Here in the UK, as people approach their retirement, financial advisors will often switch their pensions into ‘safe’ funds, usually loaded up with government bonds. There are increasing stories appearing in the financial press like this one:
I think that the problem here is that financial advisors are not generally trained in economics and are just used to investing in funds, following a tried and traditional way of doing things.
A few years ago, there was a push in Congress to hold investment advisors for retirement accounts to a fiduciary standard, so their first concern would be what was best for the client, whose money they were playing with. Who pushed back? The investment advisors. The legislation failed.
The same here. The problem with many of these funds is that the transfer to government stock is done automatically as people approach their retirement. They go by the name of lifestyle pensions. No one sits down with people and explain the options - no money in that!
are not even mentioned in your article and not even a relevant topic. This guy lost money based on a (faulty) automated system that an actual financial advisor would likely have avoided.
Do you even read your own links before drawing a conclusion?
At 64, David’s pension pot was automatically transferred by his pension provider Aegon into a fund designed to keep his money safe in low-risk investments.
The Scottish Equitable Retirement fund is 75 per cent invested in UK bonds with the remaining 25 per cent in cash-like assets.
But far from protecting his hard-earned savings, the fund has dramatically dropped in value. Over the past three years, the fund has lost 40.50 per cent of its value, according to fund scrutineer Trustnet.
There are NO recommendation being made in these situations. The guy in your story did not meet with someone that reviewed their needs and then put together a plan to invest them in 100% Scottish bonds. If that actually happened, he would have stated such and not only would he have blamed that person, he likely would be suing them.
Scotland likely has a law that requires that the pension fund do exactly what they did without any input from a real person - just like many people in the US are automatically invested in certain “target-date” funds within 401ks and for which no profession was individually consulted.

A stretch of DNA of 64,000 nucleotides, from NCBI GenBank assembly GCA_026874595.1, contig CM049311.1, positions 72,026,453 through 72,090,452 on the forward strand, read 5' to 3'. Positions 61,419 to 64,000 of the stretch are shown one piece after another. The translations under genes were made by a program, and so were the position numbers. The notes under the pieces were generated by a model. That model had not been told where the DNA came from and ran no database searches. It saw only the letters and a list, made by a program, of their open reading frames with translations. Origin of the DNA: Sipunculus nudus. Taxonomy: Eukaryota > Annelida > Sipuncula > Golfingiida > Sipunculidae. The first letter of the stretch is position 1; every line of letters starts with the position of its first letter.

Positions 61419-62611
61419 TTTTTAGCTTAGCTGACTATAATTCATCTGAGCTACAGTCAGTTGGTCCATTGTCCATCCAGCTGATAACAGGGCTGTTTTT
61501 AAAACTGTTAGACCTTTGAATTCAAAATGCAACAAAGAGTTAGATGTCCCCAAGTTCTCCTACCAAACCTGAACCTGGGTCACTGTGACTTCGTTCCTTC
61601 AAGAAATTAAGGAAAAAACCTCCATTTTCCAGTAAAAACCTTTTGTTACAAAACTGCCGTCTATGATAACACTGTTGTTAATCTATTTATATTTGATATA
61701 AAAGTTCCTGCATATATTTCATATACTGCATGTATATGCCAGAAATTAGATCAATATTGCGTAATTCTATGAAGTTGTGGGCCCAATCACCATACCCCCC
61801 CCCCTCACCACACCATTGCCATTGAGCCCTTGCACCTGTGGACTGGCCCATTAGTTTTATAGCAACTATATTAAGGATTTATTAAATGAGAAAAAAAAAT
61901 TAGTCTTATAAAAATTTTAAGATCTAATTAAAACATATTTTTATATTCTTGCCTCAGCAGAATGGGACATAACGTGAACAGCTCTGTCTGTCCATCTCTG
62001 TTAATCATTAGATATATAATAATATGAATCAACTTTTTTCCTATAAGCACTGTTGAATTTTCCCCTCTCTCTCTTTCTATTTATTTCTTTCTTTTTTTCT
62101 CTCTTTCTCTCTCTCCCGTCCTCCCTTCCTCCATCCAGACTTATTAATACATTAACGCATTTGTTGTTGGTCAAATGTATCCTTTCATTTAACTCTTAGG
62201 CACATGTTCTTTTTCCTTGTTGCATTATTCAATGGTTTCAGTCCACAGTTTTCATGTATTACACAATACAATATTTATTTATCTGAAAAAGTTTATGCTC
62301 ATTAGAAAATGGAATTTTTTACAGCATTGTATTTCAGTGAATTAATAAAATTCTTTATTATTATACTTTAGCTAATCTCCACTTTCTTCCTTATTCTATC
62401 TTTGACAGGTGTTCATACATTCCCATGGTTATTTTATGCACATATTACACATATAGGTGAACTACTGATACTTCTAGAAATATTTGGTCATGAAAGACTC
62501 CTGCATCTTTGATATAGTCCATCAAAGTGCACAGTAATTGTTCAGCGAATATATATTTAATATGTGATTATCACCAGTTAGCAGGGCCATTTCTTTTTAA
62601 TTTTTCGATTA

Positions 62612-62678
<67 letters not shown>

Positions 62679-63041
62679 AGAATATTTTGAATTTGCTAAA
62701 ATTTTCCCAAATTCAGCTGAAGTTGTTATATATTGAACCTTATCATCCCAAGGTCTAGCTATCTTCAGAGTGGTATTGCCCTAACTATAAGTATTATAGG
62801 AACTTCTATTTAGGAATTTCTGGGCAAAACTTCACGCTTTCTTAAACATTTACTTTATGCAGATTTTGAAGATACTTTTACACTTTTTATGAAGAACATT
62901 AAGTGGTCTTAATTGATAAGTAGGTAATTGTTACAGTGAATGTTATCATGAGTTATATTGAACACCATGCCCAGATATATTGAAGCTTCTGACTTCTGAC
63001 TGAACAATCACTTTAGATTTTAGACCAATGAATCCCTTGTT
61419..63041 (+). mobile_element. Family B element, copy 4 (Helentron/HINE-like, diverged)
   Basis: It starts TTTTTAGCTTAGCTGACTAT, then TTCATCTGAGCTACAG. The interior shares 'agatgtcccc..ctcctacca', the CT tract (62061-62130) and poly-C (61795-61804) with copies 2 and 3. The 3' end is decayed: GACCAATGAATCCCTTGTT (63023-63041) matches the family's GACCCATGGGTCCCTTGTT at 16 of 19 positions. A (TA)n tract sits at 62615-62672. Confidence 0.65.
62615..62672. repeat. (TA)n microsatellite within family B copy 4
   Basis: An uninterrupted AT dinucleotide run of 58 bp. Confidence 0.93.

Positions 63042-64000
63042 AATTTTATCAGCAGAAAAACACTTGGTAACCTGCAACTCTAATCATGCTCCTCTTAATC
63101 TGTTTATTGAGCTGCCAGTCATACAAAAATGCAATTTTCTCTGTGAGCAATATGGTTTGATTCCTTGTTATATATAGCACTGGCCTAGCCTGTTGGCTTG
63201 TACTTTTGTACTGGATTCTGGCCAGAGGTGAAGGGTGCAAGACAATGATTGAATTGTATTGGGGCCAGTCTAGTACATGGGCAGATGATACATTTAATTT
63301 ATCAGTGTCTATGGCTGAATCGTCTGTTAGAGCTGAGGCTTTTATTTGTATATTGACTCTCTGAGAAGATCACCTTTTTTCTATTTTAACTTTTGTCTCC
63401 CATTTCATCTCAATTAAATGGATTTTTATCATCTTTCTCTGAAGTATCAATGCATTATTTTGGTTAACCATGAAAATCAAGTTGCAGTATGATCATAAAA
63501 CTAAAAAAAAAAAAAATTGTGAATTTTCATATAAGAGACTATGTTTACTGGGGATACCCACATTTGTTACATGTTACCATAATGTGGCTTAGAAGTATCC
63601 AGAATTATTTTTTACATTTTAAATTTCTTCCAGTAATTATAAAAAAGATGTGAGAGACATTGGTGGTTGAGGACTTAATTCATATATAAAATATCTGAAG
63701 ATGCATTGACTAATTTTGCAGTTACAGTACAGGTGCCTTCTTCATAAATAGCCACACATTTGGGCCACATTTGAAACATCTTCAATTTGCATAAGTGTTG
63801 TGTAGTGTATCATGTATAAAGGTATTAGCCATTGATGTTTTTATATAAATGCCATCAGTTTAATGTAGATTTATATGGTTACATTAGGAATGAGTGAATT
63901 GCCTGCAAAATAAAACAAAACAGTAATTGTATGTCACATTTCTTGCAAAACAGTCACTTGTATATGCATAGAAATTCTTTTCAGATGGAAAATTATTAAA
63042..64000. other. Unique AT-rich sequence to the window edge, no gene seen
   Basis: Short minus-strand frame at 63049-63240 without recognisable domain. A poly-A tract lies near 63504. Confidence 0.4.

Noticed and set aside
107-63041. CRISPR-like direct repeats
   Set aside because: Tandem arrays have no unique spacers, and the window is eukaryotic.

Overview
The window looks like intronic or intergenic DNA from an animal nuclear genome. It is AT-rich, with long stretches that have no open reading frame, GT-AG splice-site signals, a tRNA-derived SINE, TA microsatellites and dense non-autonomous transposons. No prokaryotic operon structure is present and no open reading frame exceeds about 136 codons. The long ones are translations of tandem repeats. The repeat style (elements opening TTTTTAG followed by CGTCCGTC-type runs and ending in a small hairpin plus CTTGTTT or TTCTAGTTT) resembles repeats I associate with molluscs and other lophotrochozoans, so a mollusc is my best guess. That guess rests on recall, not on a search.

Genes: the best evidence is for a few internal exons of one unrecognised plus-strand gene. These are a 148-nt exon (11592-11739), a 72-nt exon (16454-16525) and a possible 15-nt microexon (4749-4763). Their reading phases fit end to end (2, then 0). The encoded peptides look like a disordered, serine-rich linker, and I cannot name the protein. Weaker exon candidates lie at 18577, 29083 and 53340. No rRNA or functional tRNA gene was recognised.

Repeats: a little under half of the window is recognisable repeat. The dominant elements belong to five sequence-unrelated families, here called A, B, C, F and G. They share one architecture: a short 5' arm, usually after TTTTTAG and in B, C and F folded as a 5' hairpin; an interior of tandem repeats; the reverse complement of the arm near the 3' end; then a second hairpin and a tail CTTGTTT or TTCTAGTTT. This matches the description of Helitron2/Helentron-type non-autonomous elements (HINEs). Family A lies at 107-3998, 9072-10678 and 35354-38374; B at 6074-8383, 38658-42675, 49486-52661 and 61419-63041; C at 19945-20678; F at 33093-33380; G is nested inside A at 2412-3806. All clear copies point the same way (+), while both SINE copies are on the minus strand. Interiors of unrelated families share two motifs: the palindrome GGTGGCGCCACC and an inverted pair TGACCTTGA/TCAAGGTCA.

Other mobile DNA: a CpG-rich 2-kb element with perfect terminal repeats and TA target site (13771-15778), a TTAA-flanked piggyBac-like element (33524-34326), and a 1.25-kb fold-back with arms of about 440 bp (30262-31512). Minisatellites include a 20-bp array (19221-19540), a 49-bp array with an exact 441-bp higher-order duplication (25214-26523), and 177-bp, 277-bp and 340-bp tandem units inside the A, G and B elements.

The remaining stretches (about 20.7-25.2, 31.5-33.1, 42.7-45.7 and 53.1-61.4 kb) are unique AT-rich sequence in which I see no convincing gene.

Agreed. Nice to see you drop your claim that it was a Financial Advisor.
It was very likely the fault of the government who should have allowed for greater diversification in their automated process - or completely changed that process in light of falling bond prices.
Some brief education for you.
Vanguard Total Bond Market (VBTLX) lost 13% last year - the worst year on record for that bond fund. That fund has a prospectus that mandates how it invests. The fund managers have restrictions on how they can invest. For example, the managers would not be permitted to invest a portion in stock as it would be deemed a violation. They also would not be permitted to invest in a significant portion of India bonds, for example. They have to follow the prospectus.
If the Scottish government then mandated someone that retires be invested in that fund, then it isn’t the fault of either Vanguard or some unnamed Financial Advisor that the client lost money. It is the fault of the Scottish government for no providing diversification outside of a single fund or a single asset (bonds) as part of their automated process.
That is the POINT! No advice is being given. You understand what automated means, right?
You probably have not heard of the Qualified Default Investment Alternative (QDIA). If you haven’t, I am not surprised. Most people outside of the profession (like tax professionals), may have not heard the term before.
Scotland’s program is probably very similar.
The Pension Protection Act of 2006, signed by President Bush on August 17, 2006, removes several impediments to automatic enrollment plans. A key one of these is amending the Employee Retirement Income Security Act (ERISA) to provide a safe harbor for plan fiduciaries investing participant assets in certain types of default investment alternatives in the absence of participant investment direction.
In other words, no one is giving anyone advice. They are being automatically invested in a plan (likely based on either age or time until retirement). At least in this case, it only happens when the participant (the employee) has failed to give direction on how the funds should be invested.
A QDIA must be diversified so as to minimize the risk of large losses.
A QDIA may not invest participant contributions directly in employer securities.